Kathy Bates
A puzzle in the shape of a brain with different colored pieces.

Hi Kathy!

I have heard lots of commotion lately about the self-diagnosis of neurodivergence, especially among young people on social media. What's contributing to this phenomenon? What are the benefits and downsides of this approach?


Thank you so much for asking such an interesting question. I am sure neurodiversity is a new term for many of us. It can refer to a person who has autism, ADHD, or more generally, a person who processes information differently than most people.

 I think, in general, the reason the self-diagnosis trend happens more frequently these days has something to do with how often we’re exposed to information that promises to cure everything from being overweight to cancer. I also think we are becoming more comfortable with self-diagnosis because of sites like Web MD and social media sharing of lived experiences. Some people may use self-diagnosis of autism to explain their social awkwardness. I think sometimes maybe people just want to be part of a group that they can relate to.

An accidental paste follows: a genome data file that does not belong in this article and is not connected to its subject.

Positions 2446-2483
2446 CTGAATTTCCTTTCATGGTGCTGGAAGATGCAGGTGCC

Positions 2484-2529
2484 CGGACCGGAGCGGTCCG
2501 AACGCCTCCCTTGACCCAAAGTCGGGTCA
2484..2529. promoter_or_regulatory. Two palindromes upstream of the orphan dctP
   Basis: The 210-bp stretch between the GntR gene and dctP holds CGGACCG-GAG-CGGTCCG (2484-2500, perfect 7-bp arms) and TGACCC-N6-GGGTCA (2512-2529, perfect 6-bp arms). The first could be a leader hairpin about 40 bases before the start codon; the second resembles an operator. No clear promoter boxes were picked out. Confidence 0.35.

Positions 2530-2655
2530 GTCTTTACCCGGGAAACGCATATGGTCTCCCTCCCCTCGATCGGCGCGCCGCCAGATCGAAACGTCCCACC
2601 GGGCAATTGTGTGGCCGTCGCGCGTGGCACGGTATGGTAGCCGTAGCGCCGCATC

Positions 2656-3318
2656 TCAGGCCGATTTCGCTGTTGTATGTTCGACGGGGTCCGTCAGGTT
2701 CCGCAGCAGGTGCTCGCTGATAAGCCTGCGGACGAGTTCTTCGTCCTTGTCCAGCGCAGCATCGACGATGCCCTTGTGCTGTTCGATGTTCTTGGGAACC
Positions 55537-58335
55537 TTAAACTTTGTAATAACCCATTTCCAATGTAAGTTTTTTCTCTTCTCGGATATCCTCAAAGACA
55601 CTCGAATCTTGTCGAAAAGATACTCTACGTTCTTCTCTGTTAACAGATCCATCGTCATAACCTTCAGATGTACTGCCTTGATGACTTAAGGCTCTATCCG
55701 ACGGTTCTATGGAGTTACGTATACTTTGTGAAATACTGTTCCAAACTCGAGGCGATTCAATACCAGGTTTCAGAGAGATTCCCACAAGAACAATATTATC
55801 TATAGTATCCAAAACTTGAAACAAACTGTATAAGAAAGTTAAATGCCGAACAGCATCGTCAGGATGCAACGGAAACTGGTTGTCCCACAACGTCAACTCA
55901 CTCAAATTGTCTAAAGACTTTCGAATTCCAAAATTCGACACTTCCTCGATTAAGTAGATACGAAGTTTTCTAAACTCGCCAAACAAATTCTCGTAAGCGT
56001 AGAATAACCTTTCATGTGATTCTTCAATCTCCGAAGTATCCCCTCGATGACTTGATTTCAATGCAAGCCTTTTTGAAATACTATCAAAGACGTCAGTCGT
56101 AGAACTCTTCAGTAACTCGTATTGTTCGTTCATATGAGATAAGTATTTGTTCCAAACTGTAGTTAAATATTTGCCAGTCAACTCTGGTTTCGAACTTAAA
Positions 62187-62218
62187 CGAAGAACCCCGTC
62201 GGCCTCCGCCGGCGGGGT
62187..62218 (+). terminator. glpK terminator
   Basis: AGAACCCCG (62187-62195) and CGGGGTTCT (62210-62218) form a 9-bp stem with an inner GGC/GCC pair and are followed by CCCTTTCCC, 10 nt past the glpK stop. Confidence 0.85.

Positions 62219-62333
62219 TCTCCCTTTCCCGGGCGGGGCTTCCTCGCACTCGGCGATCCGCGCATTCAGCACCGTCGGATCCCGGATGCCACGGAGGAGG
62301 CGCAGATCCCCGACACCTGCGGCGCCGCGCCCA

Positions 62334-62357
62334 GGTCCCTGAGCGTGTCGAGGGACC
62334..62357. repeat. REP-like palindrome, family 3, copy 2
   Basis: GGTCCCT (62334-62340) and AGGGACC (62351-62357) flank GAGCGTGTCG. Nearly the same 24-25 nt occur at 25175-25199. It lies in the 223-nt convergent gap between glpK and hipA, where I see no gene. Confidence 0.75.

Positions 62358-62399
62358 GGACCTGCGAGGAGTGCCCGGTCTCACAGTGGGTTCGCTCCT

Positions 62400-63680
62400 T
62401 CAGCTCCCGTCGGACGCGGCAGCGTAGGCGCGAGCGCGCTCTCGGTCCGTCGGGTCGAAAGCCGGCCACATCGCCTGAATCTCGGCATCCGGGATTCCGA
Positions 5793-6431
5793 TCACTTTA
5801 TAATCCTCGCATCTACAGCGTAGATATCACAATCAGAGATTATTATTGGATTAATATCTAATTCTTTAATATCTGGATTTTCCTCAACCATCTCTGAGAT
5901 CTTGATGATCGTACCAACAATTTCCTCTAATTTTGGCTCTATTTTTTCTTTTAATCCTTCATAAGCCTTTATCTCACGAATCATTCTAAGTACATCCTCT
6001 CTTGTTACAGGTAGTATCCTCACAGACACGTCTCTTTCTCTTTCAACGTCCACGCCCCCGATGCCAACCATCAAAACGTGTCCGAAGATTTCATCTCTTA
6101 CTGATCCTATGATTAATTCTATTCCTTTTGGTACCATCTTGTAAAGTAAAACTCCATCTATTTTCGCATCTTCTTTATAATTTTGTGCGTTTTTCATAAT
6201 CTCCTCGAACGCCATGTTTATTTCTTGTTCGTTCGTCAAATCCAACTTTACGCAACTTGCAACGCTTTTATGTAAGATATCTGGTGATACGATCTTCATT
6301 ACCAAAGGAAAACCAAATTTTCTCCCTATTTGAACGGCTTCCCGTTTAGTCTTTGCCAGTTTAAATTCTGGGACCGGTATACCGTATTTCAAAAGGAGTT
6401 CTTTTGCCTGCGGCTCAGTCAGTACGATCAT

In my research, I found several articles that mentioned that the tools used to diagnose someone with autism were designed specifically for young white males who have obvious visible symptoms. There could be a bias against anyone whose skin is dark, is older, or maybe female. The cost of evaluation and diagnosis for autism is very expensive and insurance may not pay for it. This is especially true for people who have aged out of the school system.

The biggest drawback is that without a formal diagnosis, it becomes virtually impossible to get the help that you may need. Some examples of this would be emotional support animals, medications, and support in school or work such as extra time when processing information.

I would always recommend going to see a doctor rather than self-diagnosis because autism can mimic other diagnoses.

The one benefit I can think of for self-diagnosis is that we are becoming more comfortable with accepting disability as a natural part of human diversity. Any way you look at it, this is a beautiful thing!